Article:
Referendum: Which path to take?

Letters

ONE of the principles of the Papua New Guinea Constitution is, without a doubt, to maintain national unity.
The same Constitution is also based on democratic principles which gives the power to the people to decide on the type of political system they like to have.
The right to self-determination is part and parcel of the principles of democracy.
It is that right to self-determination that has found its way into the Bougainville Peace Agreement and onto the PNG Constitution to give the people of Bougainville the right to choose whether to become independent or stay with PNG in some other form.
Knowing well that the results of the Bougainville referendum will be subject to national Parliament ratification, it is true that Bougainville will vote for independence from PNG.
It is also true that PNG will not want to let Bougainville go.
If Parliament decides against the will of the people of Bougainville by keeping them with PNG, it would be seen as a deprivation of the people’s right to self-determination.
In other words, the principles of democracy or the right of the people of Bougainville to decide what type of political future they want, would be deprived by the PNG Government.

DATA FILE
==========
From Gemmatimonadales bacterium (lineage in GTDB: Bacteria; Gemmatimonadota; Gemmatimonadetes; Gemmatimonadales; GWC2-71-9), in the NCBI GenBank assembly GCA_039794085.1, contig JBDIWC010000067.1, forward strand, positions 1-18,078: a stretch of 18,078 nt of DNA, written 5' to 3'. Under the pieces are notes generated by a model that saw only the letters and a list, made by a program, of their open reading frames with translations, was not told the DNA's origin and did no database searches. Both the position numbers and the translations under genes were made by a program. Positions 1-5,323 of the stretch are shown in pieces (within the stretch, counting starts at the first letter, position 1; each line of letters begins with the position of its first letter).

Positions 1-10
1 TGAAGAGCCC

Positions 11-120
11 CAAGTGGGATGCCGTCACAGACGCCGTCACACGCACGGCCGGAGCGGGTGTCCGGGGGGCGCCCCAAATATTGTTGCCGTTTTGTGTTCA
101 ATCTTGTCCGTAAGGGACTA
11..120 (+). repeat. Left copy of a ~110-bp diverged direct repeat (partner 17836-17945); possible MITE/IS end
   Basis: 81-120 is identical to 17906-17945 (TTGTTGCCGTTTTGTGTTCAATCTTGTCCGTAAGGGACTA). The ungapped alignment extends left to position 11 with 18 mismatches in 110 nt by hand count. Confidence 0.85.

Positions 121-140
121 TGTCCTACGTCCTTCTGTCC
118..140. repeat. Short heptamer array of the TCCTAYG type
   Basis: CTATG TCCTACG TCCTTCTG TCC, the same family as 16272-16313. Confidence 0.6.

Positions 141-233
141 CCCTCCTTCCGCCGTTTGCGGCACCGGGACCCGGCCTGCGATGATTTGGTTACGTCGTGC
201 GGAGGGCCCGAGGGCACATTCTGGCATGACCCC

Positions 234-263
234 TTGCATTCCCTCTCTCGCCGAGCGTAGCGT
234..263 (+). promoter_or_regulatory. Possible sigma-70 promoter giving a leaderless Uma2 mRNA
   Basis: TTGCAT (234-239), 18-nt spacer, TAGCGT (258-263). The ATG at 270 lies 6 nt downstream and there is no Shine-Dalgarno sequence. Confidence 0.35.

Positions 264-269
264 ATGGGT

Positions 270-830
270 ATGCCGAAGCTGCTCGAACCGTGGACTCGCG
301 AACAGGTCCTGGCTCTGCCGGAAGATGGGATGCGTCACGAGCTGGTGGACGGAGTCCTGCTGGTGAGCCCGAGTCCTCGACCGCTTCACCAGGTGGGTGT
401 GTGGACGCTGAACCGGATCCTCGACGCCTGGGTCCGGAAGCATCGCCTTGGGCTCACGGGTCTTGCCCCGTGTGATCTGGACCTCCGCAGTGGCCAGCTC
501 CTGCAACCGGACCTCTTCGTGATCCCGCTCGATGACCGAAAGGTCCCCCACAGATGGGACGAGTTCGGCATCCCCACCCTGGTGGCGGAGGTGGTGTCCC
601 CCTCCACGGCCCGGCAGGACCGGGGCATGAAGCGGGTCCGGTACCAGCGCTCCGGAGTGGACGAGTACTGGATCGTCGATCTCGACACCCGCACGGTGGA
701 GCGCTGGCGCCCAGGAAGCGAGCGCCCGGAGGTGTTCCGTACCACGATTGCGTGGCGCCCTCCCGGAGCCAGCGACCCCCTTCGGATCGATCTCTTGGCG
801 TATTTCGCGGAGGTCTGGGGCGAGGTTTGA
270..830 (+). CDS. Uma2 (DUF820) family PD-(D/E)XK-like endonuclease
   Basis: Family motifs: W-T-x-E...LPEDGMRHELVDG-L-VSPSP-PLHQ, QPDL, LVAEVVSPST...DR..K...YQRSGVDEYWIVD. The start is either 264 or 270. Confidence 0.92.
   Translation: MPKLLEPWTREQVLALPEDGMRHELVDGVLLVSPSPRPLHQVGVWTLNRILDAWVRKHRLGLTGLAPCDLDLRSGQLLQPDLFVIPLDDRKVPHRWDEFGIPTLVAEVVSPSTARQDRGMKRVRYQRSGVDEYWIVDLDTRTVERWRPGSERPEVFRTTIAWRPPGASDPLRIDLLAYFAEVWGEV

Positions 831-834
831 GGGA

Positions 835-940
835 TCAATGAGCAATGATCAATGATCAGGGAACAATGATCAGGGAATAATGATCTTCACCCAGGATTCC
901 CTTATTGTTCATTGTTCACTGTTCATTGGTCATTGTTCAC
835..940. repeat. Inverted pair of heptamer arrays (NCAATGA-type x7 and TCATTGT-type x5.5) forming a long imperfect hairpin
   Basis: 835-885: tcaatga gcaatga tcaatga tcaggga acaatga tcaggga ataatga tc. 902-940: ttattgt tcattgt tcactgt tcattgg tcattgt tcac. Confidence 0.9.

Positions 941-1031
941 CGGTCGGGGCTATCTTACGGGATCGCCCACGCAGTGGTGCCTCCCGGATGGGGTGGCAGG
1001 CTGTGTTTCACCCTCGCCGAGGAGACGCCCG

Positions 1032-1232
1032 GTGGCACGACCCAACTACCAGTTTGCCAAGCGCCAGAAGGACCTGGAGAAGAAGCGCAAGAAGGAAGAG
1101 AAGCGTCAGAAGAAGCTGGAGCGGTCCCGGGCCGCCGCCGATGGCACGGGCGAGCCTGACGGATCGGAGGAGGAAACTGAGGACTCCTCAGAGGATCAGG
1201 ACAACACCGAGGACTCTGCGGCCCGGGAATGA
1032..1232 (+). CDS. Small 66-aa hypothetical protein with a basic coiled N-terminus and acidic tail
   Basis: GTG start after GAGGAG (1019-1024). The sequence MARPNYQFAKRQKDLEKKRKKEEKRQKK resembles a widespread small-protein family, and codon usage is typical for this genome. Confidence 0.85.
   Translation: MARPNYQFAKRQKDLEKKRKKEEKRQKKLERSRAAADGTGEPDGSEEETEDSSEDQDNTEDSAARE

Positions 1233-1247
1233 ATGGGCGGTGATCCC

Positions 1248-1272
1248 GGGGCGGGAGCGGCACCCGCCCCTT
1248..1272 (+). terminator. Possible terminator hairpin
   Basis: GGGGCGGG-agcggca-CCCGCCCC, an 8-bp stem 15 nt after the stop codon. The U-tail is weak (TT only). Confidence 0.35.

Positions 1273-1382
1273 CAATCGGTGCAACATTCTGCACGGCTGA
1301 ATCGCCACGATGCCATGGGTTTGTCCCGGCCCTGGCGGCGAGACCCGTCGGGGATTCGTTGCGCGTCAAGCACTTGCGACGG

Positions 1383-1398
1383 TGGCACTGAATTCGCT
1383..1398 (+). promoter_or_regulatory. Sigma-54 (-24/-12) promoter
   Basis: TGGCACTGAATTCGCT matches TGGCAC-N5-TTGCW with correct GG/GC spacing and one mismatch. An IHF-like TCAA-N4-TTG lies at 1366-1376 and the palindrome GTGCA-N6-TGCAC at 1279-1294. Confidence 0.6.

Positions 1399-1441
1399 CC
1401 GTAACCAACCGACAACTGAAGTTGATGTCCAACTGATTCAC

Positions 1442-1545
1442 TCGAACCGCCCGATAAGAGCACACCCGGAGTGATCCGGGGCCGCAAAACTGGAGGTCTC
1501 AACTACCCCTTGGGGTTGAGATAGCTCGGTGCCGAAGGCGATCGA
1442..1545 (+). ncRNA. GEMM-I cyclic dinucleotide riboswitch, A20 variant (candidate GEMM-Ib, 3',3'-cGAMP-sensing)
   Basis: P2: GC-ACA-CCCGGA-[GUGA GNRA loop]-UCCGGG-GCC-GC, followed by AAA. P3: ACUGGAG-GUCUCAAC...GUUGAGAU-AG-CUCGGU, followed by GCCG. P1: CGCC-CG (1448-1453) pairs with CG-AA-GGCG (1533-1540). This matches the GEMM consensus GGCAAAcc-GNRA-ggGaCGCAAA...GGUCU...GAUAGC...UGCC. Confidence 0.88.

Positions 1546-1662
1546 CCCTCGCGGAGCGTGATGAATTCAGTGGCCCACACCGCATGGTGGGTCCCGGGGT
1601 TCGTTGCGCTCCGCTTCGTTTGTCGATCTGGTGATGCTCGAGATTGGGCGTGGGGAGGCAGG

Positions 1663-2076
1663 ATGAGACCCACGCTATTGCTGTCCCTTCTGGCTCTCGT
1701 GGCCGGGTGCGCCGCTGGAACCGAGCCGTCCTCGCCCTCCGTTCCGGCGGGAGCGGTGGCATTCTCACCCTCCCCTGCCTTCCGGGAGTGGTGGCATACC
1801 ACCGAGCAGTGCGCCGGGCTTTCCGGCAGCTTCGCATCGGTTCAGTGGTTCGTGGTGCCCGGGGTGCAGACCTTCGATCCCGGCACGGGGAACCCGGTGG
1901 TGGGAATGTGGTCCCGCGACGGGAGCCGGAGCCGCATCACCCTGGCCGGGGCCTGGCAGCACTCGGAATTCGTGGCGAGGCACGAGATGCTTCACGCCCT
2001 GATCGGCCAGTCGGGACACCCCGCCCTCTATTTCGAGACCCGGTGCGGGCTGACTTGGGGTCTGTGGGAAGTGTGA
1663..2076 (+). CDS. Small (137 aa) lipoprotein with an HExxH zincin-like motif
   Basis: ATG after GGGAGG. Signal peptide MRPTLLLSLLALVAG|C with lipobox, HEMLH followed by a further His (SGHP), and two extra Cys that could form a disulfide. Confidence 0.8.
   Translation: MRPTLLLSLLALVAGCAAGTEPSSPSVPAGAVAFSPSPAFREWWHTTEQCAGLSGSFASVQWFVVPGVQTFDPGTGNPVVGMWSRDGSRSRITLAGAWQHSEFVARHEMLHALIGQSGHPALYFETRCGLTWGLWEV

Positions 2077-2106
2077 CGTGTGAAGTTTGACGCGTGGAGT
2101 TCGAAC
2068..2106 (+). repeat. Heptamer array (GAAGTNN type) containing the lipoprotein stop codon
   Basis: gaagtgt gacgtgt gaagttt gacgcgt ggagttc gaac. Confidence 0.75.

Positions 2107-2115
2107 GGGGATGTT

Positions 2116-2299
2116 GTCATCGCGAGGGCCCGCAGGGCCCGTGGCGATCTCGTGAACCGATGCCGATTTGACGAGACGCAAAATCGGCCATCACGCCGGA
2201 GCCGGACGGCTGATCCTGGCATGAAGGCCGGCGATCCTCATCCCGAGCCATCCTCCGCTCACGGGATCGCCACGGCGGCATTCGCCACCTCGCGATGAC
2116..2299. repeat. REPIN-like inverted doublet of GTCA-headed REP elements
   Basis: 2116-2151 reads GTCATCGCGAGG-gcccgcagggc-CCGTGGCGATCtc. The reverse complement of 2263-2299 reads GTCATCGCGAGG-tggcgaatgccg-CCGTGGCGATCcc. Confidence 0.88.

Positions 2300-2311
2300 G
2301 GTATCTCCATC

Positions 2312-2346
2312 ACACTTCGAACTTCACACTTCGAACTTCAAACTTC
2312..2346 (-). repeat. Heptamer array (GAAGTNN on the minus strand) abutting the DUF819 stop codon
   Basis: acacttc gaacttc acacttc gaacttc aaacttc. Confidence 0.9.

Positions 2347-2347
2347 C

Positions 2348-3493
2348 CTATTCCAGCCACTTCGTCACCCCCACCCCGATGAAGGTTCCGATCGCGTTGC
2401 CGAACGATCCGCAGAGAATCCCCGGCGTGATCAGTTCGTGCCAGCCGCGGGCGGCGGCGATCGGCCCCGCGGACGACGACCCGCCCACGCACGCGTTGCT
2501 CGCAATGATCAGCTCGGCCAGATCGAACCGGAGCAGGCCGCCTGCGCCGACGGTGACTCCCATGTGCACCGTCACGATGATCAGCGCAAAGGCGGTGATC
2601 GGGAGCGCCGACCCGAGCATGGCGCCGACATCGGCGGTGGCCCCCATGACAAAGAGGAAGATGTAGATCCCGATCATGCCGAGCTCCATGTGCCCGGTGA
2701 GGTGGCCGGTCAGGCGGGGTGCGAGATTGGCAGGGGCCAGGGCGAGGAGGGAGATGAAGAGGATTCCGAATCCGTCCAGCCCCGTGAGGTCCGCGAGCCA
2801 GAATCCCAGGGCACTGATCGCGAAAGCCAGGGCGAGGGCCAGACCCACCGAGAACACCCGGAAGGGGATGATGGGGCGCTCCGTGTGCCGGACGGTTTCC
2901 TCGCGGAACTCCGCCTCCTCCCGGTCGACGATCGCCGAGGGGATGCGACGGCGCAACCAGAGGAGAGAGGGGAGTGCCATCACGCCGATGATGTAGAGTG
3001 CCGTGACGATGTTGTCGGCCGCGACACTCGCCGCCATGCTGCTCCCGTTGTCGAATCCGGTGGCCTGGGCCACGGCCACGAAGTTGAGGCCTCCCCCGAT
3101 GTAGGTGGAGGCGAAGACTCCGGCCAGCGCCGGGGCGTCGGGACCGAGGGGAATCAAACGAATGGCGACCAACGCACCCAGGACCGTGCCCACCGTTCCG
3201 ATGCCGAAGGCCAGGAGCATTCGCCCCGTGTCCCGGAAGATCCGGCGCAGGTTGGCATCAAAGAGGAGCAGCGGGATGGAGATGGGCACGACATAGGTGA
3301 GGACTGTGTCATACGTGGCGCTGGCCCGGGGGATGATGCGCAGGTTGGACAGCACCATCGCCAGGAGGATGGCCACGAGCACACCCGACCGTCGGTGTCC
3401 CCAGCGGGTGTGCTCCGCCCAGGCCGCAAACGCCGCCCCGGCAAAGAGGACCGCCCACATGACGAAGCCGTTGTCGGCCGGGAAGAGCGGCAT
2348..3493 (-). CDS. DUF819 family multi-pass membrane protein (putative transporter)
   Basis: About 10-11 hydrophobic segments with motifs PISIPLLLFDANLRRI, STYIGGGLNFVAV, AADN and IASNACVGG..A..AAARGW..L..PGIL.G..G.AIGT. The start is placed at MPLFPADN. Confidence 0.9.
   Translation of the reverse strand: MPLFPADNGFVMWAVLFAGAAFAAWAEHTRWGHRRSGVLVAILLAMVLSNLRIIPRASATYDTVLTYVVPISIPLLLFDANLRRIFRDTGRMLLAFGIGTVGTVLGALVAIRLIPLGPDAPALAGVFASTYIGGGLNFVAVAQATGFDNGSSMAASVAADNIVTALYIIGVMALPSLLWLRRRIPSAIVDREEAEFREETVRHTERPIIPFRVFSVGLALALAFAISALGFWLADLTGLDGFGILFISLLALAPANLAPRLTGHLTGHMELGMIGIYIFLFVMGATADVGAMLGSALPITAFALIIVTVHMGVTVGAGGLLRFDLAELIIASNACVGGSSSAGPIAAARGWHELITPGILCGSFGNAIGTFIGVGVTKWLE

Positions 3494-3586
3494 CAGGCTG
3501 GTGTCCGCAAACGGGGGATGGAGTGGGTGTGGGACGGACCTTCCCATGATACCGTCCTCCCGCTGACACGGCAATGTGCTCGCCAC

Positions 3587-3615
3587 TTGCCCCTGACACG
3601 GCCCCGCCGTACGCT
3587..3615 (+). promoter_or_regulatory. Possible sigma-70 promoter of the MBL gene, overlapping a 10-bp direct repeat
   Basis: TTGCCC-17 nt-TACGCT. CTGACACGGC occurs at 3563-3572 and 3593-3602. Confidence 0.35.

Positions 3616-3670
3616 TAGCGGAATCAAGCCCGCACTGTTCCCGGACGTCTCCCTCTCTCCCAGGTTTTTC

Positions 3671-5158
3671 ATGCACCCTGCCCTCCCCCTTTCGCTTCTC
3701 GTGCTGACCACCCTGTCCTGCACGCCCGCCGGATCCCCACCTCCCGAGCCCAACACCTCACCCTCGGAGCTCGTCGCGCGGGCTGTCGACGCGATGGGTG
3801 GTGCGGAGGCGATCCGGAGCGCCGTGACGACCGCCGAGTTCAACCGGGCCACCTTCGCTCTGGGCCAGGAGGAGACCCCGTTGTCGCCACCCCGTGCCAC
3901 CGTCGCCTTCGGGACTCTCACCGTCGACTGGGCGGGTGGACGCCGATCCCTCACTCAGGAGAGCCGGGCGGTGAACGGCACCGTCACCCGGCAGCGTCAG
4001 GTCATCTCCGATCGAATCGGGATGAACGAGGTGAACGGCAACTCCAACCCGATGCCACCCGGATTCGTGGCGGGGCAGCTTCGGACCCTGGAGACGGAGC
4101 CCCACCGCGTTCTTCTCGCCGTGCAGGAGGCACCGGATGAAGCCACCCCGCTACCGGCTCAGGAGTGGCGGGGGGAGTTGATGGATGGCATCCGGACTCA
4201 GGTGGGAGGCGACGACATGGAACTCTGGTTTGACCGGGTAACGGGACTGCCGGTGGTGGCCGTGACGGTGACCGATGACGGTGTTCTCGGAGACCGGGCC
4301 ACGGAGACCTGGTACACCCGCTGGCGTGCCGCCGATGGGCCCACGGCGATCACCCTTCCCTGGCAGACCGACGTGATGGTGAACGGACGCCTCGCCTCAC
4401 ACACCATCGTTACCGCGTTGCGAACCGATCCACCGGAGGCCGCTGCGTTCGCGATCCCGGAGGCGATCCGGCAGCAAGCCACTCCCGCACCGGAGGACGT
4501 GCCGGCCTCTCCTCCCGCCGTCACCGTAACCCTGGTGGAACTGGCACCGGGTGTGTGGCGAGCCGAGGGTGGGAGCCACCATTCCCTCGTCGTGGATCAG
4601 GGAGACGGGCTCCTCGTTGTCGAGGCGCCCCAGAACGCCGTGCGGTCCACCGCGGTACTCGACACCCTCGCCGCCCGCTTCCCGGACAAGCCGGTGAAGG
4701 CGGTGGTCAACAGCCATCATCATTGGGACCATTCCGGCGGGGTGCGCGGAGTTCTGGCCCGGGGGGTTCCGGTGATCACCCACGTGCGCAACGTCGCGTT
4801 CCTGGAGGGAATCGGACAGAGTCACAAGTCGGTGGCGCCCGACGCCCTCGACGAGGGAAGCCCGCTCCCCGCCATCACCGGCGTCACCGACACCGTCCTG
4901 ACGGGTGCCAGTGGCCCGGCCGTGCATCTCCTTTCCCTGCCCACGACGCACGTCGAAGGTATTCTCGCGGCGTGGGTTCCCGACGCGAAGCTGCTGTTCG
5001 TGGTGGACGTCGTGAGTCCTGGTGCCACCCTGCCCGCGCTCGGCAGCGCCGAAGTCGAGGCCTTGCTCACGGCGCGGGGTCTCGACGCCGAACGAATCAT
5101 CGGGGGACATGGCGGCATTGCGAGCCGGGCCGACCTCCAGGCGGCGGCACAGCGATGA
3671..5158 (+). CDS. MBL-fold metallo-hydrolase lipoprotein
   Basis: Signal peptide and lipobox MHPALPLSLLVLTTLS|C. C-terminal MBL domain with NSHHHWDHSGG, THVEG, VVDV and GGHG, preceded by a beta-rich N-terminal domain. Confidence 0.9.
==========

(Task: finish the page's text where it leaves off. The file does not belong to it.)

On the other hand, if 60 to 70 per cent of voters want to remain with PNG, it would be improper for Bougainville to secede against the will of the majority.
Thus if Bougainville wants to secede by a 70- 90% vote, it would be illogical and immoral for PNG keep Bougainville.
The people of Bougainville need to decide their own political future.
The most important thing for PNG is to assess the situation from what is best for Bougainville and not from what is best for PNG.
Obviously the people of Bougainville know exactly what is best for them.

John Buka
Lae

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